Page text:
Take minoxidil, for example. Topical minoxidil can be prescribed for hair regrowth to increase the blood flow to your hair follicles, which can encourage them to grow hair again. 

A study of minoxidil for men revealed that some people experienced as much as an 18 percent increase in growth over a 48-week period. The same benefits are just as likely for women. 

Nutritional deficiencies can also cause some types of hair loss. 

These are generally best addressed by dietary changes and the inclusion of a multivitamin (like hers’ Biotin Gummy Multivitamins) in your daily routine.

If you’re experiencing hair loss, your best bet is to consult with a healthcare professional about your hair issues. 

You may have an underlying health condition causing your hair to thin. It could also be due to stress. 

It’s also a good idea to consult with your healthcare provider before taking any type of supplement. 

And when it comes to hair growth, they might suggest changes to your diet, exercise and quitting any habits like smoking which could be contributing to the state of your mane. 

Hair loss can be a lot to handle, so a healthcare professional can be your first line of defense. 

If you’re looking for more support, there are hair care products specially designed to help you thicken your hair. You also may want to check out hers’ Hair Growth Kit to narrow your options. 

8 Sources

Hims & Hers has strict sourcing guidelines to ensure our content is accurate and current. We rely on peer-reviewed studies, academic research institutions, and medical associations. We strive to use primary sources and refrain from using tertiary references.

  1. Puizina-Ivić N. (2008). Skin aging. Acta dermatovenerologica Alpina, Pannonica, et Adriatica, 17(2), 47–54. Retrieved from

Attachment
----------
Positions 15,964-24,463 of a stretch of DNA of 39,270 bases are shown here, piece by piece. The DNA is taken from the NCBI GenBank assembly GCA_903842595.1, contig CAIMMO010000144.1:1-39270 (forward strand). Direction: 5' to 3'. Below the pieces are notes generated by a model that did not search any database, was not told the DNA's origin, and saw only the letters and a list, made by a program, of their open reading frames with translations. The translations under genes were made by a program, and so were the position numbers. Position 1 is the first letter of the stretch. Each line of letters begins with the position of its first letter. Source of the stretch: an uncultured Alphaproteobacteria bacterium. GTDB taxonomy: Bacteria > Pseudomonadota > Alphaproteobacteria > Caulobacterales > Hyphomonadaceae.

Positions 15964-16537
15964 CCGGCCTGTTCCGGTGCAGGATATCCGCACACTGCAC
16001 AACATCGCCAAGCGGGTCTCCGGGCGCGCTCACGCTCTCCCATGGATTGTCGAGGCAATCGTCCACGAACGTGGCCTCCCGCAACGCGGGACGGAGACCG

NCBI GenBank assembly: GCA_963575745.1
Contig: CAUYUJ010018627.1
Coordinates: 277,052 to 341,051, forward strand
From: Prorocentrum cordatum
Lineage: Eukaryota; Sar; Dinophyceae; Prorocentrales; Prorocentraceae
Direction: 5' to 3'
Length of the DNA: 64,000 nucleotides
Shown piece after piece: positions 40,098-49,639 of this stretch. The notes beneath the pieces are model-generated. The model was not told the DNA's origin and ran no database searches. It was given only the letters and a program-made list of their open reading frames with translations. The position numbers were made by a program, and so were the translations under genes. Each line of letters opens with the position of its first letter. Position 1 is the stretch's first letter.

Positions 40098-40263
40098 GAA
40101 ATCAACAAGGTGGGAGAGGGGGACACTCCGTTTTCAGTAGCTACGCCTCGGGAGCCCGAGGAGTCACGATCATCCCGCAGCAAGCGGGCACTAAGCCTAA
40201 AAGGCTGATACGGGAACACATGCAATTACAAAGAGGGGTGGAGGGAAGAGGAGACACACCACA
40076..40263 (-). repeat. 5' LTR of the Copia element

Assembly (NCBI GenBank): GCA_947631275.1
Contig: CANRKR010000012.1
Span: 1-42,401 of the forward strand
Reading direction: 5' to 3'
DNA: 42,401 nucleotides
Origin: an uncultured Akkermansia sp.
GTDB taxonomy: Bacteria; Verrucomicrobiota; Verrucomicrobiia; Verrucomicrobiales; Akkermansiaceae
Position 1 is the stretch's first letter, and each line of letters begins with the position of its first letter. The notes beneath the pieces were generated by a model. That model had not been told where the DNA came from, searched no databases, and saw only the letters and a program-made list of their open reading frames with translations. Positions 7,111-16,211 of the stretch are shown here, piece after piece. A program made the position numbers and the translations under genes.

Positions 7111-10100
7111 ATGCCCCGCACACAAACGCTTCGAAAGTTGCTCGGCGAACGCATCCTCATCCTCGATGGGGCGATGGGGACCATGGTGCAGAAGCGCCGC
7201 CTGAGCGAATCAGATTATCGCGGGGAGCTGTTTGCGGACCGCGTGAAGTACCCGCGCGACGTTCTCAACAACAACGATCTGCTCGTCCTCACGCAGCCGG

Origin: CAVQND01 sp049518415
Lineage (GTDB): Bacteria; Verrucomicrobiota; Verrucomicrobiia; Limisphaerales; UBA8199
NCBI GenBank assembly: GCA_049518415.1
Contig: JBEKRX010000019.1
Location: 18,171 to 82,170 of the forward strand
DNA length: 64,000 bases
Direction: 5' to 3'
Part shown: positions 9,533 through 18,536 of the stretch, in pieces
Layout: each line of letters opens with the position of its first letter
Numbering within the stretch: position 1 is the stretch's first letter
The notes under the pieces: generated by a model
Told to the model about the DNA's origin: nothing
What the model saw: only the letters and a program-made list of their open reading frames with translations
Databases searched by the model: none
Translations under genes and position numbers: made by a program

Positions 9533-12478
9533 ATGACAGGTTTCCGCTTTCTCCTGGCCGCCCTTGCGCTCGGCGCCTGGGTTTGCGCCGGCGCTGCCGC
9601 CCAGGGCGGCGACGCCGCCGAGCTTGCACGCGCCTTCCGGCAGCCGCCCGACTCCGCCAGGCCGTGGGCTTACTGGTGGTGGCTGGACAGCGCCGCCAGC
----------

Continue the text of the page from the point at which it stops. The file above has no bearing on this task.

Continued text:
2. Zhang, S., & Duan, E. (2018). Fighting against Skin Aging: The Way from Bench to Bedside. Cell transplantation, 27(5), 729–738. . Retrieved from
  3. Oesser, S. (n.d.). The oral intake of specific bioactive collagen peptides has a positive effect on hair thickness. International Journal on Nutraceuticals, Functional Foods and Novel Foods. Retrieved November 8, 2021, from
  4. Alcock, R. D., Shaw, G. C., & Burke, L. M. (2019). Bone Broth Unlikely to Provide Reliable Concentrations of Collagen Precursors Compared With Supplemental Sources of Collagen Used in Collagen Research. International journal of sport nutrition and exercise metabolism, 29(3), 265–272.
  5. Bello, A. E., & Oesser, S. (2006). Collagen hydrolysate for the treatment of osteoarthritis and other joint disorders: a review of the literature. Current medical research and opinion, 22(11), 2221–2232.
  6. Suchonwanit, P., Thammarucha, S., & Leerunyakul, K. (2019). Minoxidil and its use in hair disorders: a review. Drug design, development and therapy, 13, 2777–2786. Retrieved from
  7. Burg, D., Yamamoto, M., Namekata, M., Haklani, J., Koike, K., & Halasz, M. (2017). Promotion of anagen, increased hair density and reduction of hair fall in a clinical setting following identification of FGF5-inhibiting compounds via a novel 2-stage process. Clinical, cosmetic and investigational dermatology, 10, 71–85. Retrieved from
  8. Poljšak, B., & Dahmane, R. (2012). Free radicals and extrinsic skin aging. Dermatology research and practice, 2012, 135206.

This article is for informational purposes only and does not constitute medical advice. The information contained herein is not a substitute for and should never be relied upon for professional medical advice. Always talk to your doctor about the risks and benefits of any treatment. Learn more about our editorial standards here.

Jill Johnson, FNP

Dr. Jill Johnson is a board-certified Family Nurse Practitioner and board-certified in Aesthetic Medicine. She has clinical and leadership experience in emergency services, Family Practice, and Aesthetics.

Jill graduated with honors from Frontier Nursing University School of Midwifery and Family Practice, where she received a Master of Science in Nursing with a specialty in Family Nursing. She completed her doctoral degree at Case Western Reserve University

She is a member of Sigma Theta Tau Honor Society, the American Academy of Nurse Practitioners, the Emergency Nurses Association, and the Air & Surface Transport Nurses Association.

Jill is a national speaker on various topics involving critical care, emergency and air medical topics. She has authored and reviewed for numerous publications. You can find Jill on Linkedin for more information.